Lancia is moving fast towards its renaissance and its CEO, Luca Napolitano, has already set the targets for the Italian brand’s expansion. As he revealed to Automotive News Europe, Lancia will start selling cars outside its home market in 2024, while preparing a three-model range including the Ypsilon supermini, the Delta electric hatchback, and possibly the Aurelia electric compact crossover.
Lancia sales have been limited to the Italian market since 2017. This is going to change in 2024 with the brand’s expansion to Europe starting from Austria, Belgium, France, Germany, and Spain, with the UK following in 2025. Additionally, starting from June 2023, the company will move from the current franchise model to a retail agent distribution model which means Lancia will be responsible for the inventory, making life easier for dealers.
Luca Napolitano envisions 100 dedicated showrooms in 60 European cities when the new plan is fully developed. Showrooms will have a small footprint of 80 to 140 square meters but will not be shared with other automakers. Lancia is expecting that half of its target group in the second part of the decade will prefer online sales, thus is changing its strategy towards them.
In terms of its future model range, Lancia is aiming at “a simplified product offering, with preset packages of options to streamline production and inventory”. Moving away from the aging Ypsilon, which was first introduced in 2011, the Italian company has optimistic plans for the next few years.
The first new model will be the new-generation Ypsilon, which is expected to arrive in 2024. The all-new supermini will ride on the STLA Small architecture, offered in EV and mild-hybrid ICE-powered variants. This means it will be both the first fully electric Lancia and the last with an internal combustion engine.
The second new model will be a fully electric compact crossover, scheduled for a market launch in 2026. It will be the first high-riding model bearing the Lancia emblem and the new flagship of the range. What is interesting is that it could be called the Aurelia, reviving a name that was used between 1950 and 1958 for a series of sedan, coupe, spider, and convertible models.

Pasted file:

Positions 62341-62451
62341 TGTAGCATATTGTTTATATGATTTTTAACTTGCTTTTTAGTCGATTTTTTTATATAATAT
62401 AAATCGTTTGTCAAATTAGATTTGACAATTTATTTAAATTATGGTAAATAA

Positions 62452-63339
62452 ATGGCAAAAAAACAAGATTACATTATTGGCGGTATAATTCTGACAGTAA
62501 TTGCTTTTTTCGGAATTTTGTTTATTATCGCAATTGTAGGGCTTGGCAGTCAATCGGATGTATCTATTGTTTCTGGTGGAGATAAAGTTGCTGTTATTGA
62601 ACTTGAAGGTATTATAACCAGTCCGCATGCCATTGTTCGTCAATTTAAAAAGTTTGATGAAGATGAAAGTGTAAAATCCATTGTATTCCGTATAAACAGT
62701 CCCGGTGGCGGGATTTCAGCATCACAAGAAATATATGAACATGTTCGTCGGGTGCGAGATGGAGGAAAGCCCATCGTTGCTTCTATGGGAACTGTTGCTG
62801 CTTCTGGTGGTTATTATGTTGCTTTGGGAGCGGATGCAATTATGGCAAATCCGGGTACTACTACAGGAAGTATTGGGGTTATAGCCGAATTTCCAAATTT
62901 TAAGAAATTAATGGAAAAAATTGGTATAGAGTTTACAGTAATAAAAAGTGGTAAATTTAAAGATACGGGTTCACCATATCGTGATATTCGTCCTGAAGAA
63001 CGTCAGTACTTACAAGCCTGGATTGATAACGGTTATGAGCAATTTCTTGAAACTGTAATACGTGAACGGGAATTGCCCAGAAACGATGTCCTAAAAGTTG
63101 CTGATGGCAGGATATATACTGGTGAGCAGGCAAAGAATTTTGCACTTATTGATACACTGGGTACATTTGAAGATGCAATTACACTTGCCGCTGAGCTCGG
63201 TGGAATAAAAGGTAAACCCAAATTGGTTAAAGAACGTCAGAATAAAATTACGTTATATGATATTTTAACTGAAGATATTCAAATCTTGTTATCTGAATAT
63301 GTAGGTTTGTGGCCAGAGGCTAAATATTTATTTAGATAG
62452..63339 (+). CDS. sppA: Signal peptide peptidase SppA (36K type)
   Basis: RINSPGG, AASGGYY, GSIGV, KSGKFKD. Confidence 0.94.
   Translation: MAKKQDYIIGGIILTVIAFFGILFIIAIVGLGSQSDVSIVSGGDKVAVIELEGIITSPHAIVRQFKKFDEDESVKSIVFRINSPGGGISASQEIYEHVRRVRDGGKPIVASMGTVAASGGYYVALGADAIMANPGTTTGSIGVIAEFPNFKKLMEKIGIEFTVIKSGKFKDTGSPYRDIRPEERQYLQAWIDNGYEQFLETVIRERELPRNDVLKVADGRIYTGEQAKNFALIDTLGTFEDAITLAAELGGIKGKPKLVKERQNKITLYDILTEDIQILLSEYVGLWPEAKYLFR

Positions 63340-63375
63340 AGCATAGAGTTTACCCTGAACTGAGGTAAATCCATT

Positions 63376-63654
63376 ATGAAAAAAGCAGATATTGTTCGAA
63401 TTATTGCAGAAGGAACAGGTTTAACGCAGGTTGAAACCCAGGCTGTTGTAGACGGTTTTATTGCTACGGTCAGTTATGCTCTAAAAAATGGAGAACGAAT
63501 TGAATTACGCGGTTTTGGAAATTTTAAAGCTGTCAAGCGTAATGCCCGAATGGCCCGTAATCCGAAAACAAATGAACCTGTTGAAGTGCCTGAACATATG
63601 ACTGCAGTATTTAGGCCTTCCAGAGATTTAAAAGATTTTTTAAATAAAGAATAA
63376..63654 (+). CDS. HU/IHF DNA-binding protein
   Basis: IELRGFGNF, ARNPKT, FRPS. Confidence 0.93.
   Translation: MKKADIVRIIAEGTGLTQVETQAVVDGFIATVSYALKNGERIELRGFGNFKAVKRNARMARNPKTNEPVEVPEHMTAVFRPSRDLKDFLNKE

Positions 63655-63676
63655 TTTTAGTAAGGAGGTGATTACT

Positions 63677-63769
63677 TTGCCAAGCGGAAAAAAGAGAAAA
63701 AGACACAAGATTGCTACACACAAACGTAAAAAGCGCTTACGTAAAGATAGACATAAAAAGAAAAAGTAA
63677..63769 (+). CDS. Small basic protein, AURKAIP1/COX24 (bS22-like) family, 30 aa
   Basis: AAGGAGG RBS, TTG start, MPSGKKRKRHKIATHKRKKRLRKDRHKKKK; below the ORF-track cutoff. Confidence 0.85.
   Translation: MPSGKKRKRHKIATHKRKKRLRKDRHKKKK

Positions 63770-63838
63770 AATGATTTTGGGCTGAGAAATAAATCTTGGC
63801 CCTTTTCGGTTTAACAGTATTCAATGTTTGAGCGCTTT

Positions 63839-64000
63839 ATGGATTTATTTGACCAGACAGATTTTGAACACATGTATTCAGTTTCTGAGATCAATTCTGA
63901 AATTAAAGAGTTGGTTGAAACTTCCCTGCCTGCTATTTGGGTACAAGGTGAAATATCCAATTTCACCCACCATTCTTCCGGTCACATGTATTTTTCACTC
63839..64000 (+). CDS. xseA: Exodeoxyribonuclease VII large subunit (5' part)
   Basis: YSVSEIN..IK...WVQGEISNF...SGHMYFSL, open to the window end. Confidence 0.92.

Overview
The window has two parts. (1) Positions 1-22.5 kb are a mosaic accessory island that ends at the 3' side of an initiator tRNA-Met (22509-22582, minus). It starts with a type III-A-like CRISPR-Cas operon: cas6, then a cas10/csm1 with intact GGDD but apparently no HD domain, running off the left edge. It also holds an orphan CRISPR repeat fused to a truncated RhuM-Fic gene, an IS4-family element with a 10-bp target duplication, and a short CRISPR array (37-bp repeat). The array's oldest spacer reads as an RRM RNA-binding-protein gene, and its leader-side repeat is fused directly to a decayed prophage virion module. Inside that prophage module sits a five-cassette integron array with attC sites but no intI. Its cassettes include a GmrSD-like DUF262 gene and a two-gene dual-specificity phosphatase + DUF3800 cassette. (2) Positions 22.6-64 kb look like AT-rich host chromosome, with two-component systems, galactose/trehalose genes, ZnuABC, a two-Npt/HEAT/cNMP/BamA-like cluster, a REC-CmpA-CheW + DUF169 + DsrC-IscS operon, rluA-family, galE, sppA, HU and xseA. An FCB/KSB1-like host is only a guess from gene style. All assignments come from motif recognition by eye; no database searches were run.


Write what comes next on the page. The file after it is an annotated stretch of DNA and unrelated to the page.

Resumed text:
The next addition to the range will be the iconic Lancia Delta which has been confirmed to be revived as a fully electric compact hatchback. The new Delta will arrive in 2028, most likely based on the STLA Medium architecture.
Design veteran Jean-Pierre Ploue will be responsible for creating Lancia’s new design language which will be then implemented in all of the range. Despite sharing development with Alfa Romeo and DS for reducing costs, Lancia wants to “maximize differentiation” between Stellantis’ premium brands so we guess they will focus on styling. As described by Luca Napolitano: “Lancia will deliver an understated, clean Italian elegance, with soft surfaces and great quality”.
The aim of the brand is to change its target group with an even split between male and female, departing from the current strategy which has led to two-thirds of buyers being women. The average age is also set to change from the current 45 years old with no children in the household to 55 years old with at least one child. Since Lancia will have a full range of BEVs, Napolitano wants to attract buyers from the likes of Tesla, Volvo, and Mercedes-Benz EQ range.
CEO Luca Napolitano and Lancia’s Head of Design Jean-Pierre Ploué.